QUESTION: Mr. President, I have a follow-up. Under your doctrine, a terrorist or someone who aids a terrorist is the equivalent of a terrorist. So what's keeping you from labeling Chairman Arafat a terrorist?
BUSH: Well, Chairman Arafat has agreed to a peace process. He's agreed to the Tenet plan. He's agreed to the Mitchell plan. He has negotiated with parties as to how to achieve peace, and, of course, our hope is that he accepts the Tenet plan. That's what General Zinni is in the Middle East doing, working to get this Tenet agreement in place which is a series of concrete steps to reduce the violence in the Middle East.
BUSH: You know, they must have not been with me in Crawford when I was on the phone all morning long talking to world leaders.
We've just come from a National Security Council meeting where Colin Powell was recounting his phone conversations. We've got General Zinni in the region, we've got a Tenet plan, a Mitchell plan, a road map to what will be a peaceful resolution to this issue.
I hope that the world community will continue to condemn terror and if they haven't condemned terror yet, start condemning terror. It's essential for the peace of the region and the world that we rout out terrorist activities, that we condemn those activities. Suicide bombers, in the name of religion, is simple terror. And the free world, the civilized world must band together to stop this kind of activity if we expect there to be peace and resolution in the Middle East.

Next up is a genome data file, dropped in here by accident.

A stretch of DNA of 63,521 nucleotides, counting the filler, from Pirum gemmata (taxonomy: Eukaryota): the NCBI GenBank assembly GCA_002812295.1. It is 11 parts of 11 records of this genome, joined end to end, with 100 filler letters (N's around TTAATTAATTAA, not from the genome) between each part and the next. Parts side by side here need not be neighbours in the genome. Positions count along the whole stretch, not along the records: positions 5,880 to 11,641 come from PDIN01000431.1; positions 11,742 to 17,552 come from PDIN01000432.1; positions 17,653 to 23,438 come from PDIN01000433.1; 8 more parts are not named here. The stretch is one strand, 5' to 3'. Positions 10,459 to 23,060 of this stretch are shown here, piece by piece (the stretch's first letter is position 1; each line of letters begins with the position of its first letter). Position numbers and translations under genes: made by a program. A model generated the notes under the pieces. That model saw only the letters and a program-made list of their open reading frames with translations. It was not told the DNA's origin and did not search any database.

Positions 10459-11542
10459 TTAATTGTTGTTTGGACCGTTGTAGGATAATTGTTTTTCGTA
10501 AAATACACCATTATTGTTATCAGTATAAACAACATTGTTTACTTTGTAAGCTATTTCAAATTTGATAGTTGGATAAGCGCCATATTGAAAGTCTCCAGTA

Yes? Last question.
QUESTION: (OFF-MIKE) said that you believe Chairman Arafat needs to do much more. Do you believe that Prime Minister Sharon is doing all he can to foster peace in the region?
BUSH: I think it's very important for the prime minister to keep a pathway to peace opened. To understand that on the one hand Israel should protect herself, and on the other hand there ought to be a pathway, a capacity, to achieve a peaceful resolution to this issue. It's important for Israel to understand that. They've signed onto the Tenet agreement, and they've signed onto the Mitchell Plan, and that is the pathway to peace. And I believe Prime Minister Sharon still accepts Tenet and still accepts Mitchell as the way to achieve a peaceful resolution.
I was very heartened a couple of weeks ago by the Saudi Arabia crown prince when he talked about the need for the Arab world to recognize Israel's right to exist. It was a positive development. There were some positive things that were taking place in the region until the terrorist suicide bombers started killing innocent people.
QUESTION: Why give the (OFF-MIKE)
BUSH: Why now, right this second?